Whilst a positive association between exposure to environmental dioxins during adulthood and the subsequent development of diabetes has been reported, little is known about the consequences of prenatal exposure in relation to type 2 diabetes. In utero exposure of the foetus to excess glucocorticoid hormones has been shown to “program” hyperglycaemia in adult rodents and non-human primates. We hypothesised that prenatal exposure to dioxins through maternal diet increases risk of developing diabetes in adulthood. Pregnant female CRL:WI(Han) rats were fed 0, 2.4, 8 & 46 ng/kg/d TCCD (2,3,7,8-tetrachlorodibenzo-p-dioxin) throughout gestation. At 10 weeks of age, groups (n=8) of male offspring from treated dams were killed. Hepatic gene expression was quantified by real time RT-PCR for several metabolic markers: glucocorticoid receptors (GR), 11 β-hydroxysteroid dehydrogenase type 1 (11 β- HSD1, that reactivates inert 11 dehydo- metabolites of glucocorticoids), 5 α- and 5 β- reductases (that inactivate glucocorticoids), and the gluconeogenic enzyme, phosphoenolpyruvate carboxykinase (PEPCK). Maternal TCCD treatment (46 ng/kg/d) increased hepatic GR expression (1.05±0.12 to 2.04±0.30, P<0.05) and decreased 5 β- reductase (1.08±0.12 to 0.67±0.09, P<0.01) in offspring; 11 β- HSD1 was not affected. This would be expected to increase glucocorticoid activity in F1 offspring. Indeed, liver (P<0.05) and body weight (P<0.01) were reduced with TCCD in keeping with known catabolic effects of glucocorticoids in adult rodents. However, PEPCK mRNA was decreased two-fold by the highest TCCD dose (1.17±0.30 to 0.43±0.04, P<0.05). PEPCK is a pivotal enzyme in the control of carbohydrate metabolism and is regulated in opposite ways by glucocorticoids and insulin: glucocorticoids promote gluconeogenesis in part by increased PEPCK expression whereas insulin has the opposite effect.Taken together, the present results indicate that TCCD programmes gene changes consistent with increased glucocorticoid activity but that the expected metabolic outcome is opposed by unknown counter-regulatory systems. The nature and regulation of these competing endocrine process merits further investigation as they may contribute to the development of metabolic diseases affecting insulin resistance and blood pressure control. We thank Diabetes UK (Grant No. 08/0003579) and the Food Standards Agency. All tissue was provided by the University of Nottingham, surplus from a separate TCCD study conducted there.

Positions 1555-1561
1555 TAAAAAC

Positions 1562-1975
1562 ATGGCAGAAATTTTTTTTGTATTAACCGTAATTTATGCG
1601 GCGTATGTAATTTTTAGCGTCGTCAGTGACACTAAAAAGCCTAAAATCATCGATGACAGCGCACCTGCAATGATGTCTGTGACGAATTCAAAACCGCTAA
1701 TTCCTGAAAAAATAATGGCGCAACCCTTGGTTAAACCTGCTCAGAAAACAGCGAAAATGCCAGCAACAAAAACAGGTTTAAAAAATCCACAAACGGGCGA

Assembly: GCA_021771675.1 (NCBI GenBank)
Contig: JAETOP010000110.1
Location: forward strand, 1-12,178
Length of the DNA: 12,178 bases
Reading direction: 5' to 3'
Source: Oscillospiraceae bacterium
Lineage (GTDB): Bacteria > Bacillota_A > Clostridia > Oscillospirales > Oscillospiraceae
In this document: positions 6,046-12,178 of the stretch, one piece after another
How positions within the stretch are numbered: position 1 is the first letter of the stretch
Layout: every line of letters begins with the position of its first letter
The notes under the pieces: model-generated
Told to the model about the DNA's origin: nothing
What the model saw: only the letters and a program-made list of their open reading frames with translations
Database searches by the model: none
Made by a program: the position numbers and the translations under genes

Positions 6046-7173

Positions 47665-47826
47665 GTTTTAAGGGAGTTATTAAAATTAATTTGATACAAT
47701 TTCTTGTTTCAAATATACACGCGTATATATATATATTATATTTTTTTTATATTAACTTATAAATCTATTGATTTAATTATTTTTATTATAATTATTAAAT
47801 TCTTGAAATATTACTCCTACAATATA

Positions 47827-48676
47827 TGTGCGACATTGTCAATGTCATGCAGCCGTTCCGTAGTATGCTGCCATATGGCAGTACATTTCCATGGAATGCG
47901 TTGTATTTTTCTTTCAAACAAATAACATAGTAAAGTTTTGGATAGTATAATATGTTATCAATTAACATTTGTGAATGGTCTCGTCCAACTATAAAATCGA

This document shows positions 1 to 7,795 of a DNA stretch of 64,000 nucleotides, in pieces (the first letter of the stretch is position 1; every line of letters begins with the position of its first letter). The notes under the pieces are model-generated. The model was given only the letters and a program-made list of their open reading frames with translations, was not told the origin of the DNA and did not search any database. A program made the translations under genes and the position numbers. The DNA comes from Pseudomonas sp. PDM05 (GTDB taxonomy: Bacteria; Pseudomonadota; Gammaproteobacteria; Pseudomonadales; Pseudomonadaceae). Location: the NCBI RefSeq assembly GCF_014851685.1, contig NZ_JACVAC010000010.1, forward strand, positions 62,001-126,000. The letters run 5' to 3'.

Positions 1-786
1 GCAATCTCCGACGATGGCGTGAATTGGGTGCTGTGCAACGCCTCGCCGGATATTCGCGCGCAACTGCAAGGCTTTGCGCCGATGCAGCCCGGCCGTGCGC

|Publication status||Published - 2009|